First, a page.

The problem in my case had to do with embedding videos into the slideshow. You see, when Picasa exports a slideshow it takes advantage of some of the more esoteric specs of the MPEG-4 container, saving video clips, unmodified, with their accompanying audio alongside the photo slideshow, which includes your music track, captions, etc. So you get multiple video and audio streams “neatly” packaged into a single MPEG-4 container. Cool, right?

Right…as long as you have something that won’t roll over and die when it sees a multi-stream, multi-resolution container file coming down the pike. Read the rest of this entry »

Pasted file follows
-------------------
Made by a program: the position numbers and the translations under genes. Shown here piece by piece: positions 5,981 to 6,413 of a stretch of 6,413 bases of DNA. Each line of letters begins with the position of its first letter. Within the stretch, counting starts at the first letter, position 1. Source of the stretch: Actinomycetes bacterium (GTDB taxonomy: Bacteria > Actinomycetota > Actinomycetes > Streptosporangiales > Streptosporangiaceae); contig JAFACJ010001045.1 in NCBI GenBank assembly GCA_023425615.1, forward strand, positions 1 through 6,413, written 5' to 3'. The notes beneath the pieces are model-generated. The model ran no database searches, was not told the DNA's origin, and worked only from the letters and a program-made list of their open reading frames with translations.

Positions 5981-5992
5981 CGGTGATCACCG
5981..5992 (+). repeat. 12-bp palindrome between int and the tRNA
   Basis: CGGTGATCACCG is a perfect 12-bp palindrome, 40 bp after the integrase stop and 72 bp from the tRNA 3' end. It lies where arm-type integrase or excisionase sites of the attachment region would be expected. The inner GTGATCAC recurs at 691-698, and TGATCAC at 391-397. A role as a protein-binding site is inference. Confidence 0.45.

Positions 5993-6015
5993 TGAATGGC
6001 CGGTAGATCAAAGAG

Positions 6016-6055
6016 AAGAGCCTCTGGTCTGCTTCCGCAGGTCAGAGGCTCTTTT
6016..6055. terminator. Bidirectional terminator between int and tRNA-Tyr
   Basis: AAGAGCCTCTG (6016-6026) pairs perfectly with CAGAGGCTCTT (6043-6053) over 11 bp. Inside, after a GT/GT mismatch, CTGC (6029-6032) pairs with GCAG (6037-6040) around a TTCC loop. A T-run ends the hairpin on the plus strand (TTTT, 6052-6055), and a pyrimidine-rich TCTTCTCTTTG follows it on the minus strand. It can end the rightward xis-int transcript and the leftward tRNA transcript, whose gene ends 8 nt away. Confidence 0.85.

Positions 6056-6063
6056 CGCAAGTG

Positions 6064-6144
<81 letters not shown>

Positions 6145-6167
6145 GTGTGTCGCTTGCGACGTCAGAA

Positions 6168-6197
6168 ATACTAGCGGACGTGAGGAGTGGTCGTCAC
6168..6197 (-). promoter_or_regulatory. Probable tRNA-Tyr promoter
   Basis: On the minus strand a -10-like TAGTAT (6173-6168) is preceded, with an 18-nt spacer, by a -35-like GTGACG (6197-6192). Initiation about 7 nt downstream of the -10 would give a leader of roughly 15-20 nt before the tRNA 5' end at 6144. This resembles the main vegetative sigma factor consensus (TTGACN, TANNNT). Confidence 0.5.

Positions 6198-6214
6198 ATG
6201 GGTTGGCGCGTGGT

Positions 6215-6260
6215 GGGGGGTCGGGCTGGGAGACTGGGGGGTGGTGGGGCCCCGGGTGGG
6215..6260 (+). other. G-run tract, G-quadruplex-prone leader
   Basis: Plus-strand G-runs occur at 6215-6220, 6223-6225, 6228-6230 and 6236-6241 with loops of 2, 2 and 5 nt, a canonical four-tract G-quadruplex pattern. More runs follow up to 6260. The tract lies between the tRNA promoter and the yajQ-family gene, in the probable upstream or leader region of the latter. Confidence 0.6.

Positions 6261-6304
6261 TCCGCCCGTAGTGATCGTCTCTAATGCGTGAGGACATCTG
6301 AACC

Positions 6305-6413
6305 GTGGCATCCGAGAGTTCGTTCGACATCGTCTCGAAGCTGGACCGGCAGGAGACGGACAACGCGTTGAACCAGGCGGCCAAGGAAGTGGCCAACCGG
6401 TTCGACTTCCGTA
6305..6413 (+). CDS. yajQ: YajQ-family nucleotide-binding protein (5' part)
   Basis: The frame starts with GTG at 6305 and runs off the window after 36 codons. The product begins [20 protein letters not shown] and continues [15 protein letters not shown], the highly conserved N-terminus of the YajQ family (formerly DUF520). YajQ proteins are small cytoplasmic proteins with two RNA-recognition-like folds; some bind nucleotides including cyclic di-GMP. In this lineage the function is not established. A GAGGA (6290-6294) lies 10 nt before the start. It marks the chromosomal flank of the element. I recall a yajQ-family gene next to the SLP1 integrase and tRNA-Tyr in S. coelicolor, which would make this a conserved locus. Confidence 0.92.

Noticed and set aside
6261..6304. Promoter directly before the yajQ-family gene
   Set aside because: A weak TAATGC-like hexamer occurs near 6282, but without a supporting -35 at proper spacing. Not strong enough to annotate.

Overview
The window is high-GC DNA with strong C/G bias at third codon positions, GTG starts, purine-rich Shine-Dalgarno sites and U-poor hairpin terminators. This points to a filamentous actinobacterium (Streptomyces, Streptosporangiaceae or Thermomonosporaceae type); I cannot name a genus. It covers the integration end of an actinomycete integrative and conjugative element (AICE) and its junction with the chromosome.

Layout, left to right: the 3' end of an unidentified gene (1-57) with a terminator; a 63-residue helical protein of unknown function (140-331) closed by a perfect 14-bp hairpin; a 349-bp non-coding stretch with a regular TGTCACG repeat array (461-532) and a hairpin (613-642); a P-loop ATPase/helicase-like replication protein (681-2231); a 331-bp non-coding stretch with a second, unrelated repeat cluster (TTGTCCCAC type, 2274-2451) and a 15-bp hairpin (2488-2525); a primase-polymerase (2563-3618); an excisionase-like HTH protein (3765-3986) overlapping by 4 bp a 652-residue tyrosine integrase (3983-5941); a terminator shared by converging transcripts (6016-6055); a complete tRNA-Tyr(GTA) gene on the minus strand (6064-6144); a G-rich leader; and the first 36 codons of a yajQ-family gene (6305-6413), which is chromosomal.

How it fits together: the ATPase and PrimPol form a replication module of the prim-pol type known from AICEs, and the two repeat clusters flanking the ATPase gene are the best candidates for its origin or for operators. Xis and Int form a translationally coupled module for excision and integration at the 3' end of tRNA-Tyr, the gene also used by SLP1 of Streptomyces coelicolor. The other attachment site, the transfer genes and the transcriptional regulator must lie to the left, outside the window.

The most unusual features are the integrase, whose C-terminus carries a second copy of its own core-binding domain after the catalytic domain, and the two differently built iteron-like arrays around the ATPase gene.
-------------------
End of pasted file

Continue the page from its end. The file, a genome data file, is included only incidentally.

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Looking back on today’s communications outage

UPDATE 4: Added a Kerrville Daily Times link for a new article on how 911 is handled. Lots of good information there.

UPDATE 3: Added another news source. Swamped by homework so tweets will have to wait, but other than those I think I’ve got all the online info on the outage linked from here.

UPDATE 2: Added another couple of news sources, corrected one of my usual typos…some how I forgot to add a “not” into the paragraph about Wal-Mart taking credit card transactions. Sorry for the confusion. Also modified information based on an article from the Fredericksburg Standard Radio-Post. The link below takes you to the subscriber-only version of the article; the non-subscriber snippet just makes the paper look bad (very little info).